FAIRFIELD — Peggy Ford gets calls everyday from the displaced Pine Tree apartment dwellers.

Is everything going okay? Is the project moving ahead on schedule? They’re excited, said Ford, the resident service coordinator for the Fairfield Housing Authority, about the $19 million redevelopment of the dated, and small, elderly housing complex on Pine Tree Lane.

The project, approved last year by the Town Plan and Zoning Commission, calls for the demolition of the existing 11, one-story buildings, in two phases. In their place, eight, two-story buildings with a mix of one- and two-bedroom apartments, will be built.

Phase 1 got under way at the beginning of May, with eight of the apartment buildings, as well as the community building, demolished and residents relocated.

FHA Director Carol Martin said the authority hired a relocation company to work with residents to find them temporary housing. Most, she said, remained in Fairfield, while a few moved to Bridgeport to be closer to family during construction.

“Their rent stays the same and they pay that rent to the FHA,” Martin said, with the housing authority on the hook for any rent above that amount. In essence, she said, the authority is leasing the various apartments and subletting them to the displaced tenants.

There is about $596,000 budgeted for relocation costs and rent subsidies. As the first phase is completed, the residents living in the three remaining buildings will be moved into the new units first, and then residents who are off-site will be brought back. The remaining buildings will be demolished and the final phase built. The two buildings facing the street will be smaller, with four units each.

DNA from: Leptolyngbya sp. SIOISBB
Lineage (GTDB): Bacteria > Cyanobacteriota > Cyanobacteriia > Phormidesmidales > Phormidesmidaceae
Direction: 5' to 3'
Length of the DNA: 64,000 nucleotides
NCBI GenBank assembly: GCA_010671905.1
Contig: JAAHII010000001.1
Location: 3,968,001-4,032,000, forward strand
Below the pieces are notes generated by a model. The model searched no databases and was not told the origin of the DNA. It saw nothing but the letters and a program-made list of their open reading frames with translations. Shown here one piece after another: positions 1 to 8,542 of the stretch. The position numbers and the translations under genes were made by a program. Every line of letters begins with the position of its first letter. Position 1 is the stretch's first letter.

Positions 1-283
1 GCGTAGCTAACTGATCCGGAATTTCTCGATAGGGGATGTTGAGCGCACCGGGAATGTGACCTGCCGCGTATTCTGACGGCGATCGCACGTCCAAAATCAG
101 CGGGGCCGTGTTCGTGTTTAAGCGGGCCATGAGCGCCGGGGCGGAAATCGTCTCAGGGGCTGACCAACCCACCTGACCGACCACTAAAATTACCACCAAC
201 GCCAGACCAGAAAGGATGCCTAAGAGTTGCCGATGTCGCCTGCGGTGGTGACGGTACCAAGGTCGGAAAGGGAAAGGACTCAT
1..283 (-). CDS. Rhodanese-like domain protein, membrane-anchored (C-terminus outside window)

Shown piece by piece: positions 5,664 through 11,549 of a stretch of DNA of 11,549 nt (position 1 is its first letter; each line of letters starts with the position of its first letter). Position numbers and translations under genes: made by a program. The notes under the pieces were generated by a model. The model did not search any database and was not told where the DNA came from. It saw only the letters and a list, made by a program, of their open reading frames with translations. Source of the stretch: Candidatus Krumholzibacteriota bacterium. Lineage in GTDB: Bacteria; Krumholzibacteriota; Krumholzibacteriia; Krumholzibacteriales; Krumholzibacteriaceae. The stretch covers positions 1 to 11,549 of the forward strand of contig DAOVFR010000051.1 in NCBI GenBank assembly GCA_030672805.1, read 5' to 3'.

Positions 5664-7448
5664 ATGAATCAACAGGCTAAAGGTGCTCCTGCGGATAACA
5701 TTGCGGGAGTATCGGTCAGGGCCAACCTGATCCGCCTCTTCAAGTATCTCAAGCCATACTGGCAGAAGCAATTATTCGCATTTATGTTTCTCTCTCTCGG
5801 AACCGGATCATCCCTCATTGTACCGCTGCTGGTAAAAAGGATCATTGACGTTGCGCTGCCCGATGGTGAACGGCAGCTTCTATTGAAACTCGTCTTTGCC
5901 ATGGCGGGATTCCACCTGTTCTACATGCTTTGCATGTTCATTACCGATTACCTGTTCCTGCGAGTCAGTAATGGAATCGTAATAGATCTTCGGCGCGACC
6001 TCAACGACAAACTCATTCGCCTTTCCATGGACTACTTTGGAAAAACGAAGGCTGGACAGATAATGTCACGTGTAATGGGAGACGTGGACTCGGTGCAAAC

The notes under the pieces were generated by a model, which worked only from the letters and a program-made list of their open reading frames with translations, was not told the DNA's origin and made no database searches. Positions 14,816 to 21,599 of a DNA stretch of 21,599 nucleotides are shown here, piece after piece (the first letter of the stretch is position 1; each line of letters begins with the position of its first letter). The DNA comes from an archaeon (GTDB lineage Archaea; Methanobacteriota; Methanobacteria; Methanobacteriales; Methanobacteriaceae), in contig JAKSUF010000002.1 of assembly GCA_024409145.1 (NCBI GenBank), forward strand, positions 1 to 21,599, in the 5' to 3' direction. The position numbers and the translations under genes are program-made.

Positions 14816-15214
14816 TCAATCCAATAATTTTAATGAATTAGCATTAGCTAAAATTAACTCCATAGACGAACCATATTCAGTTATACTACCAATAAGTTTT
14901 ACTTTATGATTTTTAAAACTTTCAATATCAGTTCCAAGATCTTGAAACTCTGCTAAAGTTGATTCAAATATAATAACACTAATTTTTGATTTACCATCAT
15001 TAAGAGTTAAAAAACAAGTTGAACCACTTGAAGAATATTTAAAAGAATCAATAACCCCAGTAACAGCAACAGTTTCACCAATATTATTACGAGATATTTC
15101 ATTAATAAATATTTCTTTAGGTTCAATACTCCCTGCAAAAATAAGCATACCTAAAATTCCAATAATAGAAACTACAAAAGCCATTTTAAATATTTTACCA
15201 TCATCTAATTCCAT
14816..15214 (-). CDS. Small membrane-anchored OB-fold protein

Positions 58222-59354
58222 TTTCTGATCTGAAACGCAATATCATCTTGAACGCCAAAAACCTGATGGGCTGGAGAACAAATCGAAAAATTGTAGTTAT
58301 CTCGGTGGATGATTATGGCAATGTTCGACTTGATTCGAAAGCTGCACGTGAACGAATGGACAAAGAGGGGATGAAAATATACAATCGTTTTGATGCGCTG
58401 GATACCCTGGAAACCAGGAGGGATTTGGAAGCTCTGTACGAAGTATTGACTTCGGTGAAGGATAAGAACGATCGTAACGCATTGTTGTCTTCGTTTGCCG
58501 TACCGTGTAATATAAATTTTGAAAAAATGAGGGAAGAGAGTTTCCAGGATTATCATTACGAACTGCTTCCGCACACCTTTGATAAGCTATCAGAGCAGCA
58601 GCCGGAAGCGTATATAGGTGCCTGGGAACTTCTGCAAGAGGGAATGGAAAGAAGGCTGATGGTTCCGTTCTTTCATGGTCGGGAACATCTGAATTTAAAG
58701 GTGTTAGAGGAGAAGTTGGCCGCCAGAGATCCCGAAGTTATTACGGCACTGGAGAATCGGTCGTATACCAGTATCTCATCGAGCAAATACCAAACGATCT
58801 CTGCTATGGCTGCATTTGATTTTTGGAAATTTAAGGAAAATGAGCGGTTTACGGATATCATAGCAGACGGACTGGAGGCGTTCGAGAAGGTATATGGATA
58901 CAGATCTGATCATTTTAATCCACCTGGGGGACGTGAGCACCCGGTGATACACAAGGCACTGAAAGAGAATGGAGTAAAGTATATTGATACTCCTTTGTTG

When the apartments are completed, they will be handicapped accessible, barrier-free units, each with its own washer and dryer. The one-bedroom apartments will be 770-square-feet, while two-bedrooms will be 1,230-square-feet. First floor apartments will have a small patio in the back.

But they will also have something else — a mix of residents as the complex changes from one restricted to those who are over the age of 62 or disabled, to one available to low-income, and even no income, residents. New residents could include perhaps a single mom, or a new school teacher or police officer just starting their jobs, Martin said.

Rents will be dependent on a tenant’s income, and all of the current Pine Tree residents will be given apartments before the list is opened up to new applicants.

“It’s a more sustainable model,” Martin said, with a mix of tenants, rather than an age-restricted complex. “It will be a much more economically diverse asset when we’re done. This will make it sustainable for another 40 years.”

The construction is being financed through a combination of low- and no-interest loans from the Connecticut Housing Finance Authority, as well as tax credit equity of $5.8 million. The tax credit equity program is under the aegis of the IRS and gives corporations in certain tax brackets to make investments into the construction, and get a tax write off for 10 years. Alden Financial is the corporation that has invested in the Pine Tree complex, Martin said.

“We will have about $2.9 million in real debt on the property,” she said.

Construction is expected to take about a year to complete, and involves building elements being “panelized” off site in a factory. The panels are then brought to the site and pieced together.